Iran, probably Takht–i Sulaiman
Stonepaste; modeled, underglaze painted in blue and turquoise, luster painted on opaque white ground; H. 14 3/4 in. (37.5 cm), W. 14 1/4 in. (36.2 cm)
Rogers Fund, 1912 (12.49.4)
The upper register shows a pattern of alternating blossoms and buds within a scrolling vine, and the lower register has a floral scroll with a six-petaled rosette. The central register is occupied by a soaring phoenix with elaborate plumage. The background is filled with rounded cloud motifs that derive from the form of Chinese lobed clouds sometimes described as fungus-shaped or read as the magical fungus lingzhi.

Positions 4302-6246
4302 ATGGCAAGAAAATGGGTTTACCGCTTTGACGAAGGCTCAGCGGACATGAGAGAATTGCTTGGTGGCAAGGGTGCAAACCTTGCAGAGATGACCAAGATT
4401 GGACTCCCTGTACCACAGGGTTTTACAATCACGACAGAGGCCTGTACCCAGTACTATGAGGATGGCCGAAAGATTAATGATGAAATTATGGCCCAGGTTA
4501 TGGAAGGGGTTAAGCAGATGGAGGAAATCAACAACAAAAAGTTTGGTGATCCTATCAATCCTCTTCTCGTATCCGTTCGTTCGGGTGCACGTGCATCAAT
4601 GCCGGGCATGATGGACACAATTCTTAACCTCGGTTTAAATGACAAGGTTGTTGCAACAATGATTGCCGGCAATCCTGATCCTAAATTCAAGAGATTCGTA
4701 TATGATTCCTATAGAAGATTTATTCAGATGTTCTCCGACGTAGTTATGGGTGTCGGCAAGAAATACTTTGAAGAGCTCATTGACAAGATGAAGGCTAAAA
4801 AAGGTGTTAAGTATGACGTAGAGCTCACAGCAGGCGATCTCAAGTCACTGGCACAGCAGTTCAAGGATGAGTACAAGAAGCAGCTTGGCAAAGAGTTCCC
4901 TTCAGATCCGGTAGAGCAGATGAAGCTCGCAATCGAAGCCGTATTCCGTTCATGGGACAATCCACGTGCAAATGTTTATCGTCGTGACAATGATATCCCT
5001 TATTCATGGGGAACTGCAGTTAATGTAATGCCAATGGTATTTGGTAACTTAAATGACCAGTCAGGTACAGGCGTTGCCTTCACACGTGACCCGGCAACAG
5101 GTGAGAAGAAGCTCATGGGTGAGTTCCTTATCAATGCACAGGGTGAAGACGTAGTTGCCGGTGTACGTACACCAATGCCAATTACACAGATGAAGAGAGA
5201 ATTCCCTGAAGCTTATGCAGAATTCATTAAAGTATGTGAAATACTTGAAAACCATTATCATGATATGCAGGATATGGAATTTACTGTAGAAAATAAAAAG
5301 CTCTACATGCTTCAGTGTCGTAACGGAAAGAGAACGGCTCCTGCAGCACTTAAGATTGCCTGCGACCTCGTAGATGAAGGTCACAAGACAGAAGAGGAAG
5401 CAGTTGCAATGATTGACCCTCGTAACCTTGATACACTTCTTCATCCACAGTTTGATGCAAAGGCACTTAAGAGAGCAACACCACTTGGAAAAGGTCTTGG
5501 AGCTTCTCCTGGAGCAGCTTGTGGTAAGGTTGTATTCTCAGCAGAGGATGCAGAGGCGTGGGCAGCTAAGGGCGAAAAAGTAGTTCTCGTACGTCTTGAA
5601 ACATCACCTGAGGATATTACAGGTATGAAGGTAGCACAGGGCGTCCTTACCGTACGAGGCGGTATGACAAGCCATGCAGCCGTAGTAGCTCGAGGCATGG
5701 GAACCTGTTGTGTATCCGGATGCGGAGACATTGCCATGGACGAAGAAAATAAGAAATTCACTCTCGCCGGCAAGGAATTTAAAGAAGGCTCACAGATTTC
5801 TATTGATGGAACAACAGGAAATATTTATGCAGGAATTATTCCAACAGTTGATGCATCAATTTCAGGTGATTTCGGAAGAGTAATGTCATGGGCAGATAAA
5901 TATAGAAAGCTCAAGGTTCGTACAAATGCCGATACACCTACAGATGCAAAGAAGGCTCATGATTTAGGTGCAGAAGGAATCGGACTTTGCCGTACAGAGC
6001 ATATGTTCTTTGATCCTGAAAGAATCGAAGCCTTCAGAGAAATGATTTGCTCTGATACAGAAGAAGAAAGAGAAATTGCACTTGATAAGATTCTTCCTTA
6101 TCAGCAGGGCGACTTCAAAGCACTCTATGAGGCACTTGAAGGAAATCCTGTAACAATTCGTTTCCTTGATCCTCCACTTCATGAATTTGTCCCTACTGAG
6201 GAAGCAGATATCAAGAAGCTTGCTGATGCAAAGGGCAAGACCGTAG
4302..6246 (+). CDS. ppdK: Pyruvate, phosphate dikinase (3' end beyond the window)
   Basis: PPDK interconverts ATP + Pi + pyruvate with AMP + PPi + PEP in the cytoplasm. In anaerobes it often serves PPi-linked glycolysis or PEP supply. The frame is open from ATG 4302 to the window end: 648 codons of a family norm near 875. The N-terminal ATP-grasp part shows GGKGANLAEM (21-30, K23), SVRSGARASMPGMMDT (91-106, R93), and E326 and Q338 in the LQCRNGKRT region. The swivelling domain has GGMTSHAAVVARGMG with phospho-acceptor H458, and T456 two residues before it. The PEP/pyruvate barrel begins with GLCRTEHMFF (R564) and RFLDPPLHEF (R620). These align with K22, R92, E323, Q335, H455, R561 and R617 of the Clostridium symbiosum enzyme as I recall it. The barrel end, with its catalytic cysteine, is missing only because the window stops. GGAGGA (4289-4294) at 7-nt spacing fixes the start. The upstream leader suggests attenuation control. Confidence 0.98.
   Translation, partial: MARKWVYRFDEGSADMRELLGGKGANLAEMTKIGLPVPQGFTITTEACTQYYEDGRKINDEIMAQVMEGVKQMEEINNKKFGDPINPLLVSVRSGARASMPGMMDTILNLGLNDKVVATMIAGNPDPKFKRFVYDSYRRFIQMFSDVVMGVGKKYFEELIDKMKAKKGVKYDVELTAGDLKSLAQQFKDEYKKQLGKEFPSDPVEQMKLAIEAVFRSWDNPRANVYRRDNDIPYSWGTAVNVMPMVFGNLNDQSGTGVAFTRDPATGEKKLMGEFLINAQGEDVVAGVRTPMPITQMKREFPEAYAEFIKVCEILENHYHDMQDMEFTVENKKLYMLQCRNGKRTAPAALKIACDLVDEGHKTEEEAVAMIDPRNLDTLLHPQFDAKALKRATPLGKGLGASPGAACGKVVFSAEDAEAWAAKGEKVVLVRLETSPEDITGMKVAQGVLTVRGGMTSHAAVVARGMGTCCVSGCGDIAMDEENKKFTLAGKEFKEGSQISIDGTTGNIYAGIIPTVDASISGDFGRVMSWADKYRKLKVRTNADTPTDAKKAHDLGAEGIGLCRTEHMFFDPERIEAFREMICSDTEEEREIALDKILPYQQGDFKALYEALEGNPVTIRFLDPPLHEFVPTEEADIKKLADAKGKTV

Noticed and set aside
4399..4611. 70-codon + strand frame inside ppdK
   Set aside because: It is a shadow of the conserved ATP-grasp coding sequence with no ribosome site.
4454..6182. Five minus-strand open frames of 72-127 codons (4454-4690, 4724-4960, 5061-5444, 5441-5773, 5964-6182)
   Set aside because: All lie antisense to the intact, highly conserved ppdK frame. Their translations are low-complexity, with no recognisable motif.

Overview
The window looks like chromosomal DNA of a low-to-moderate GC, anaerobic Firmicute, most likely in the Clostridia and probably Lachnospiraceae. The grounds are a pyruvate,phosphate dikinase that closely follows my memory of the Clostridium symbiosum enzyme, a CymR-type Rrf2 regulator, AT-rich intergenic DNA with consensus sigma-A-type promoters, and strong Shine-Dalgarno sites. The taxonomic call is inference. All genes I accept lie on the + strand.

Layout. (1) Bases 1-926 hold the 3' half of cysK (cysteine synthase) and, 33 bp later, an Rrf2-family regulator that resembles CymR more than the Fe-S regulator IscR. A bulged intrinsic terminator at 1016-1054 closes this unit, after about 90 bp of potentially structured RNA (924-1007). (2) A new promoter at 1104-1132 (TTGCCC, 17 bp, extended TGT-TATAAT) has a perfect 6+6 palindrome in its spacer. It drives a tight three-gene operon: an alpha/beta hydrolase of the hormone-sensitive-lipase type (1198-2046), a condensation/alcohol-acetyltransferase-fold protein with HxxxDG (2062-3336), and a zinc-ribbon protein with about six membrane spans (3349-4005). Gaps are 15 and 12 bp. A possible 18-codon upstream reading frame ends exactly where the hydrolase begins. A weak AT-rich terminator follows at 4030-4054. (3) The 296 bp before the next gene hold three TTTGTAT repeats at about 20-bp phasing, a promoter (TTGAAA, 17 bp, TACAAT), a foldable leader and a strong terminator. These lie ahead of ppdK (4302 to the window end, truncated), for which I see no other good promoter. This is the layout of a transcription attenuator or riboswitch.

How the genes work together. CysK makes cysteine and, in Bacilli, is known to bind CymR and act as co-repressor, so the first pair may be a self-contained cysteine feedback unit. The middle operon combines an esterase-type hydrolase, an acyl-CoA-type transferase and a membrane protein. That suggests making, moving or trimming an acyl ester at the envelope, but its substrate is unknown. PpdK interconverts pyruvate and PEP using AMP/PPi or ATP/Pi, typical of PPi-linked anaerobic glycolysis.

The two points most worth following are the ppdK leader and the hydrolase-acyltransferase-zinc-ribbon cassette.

Tiles bearing the same motif as well as the dragon, and presumably produced from the same molds, decorated in both the luster and lajvardina techniques, were excavated at Takht-i Sulaiman. The phoenix and the dragon were popular subjects for imperial architectural decoration in China, and their use on tiles, although not traditionally common, became more widespread after the Mongol invasions, appearing on important buildings throughout the empire. It is likely that these associations caused the motifs to be seen as well suited to the decoration of Abakha Khan's palace in Iran.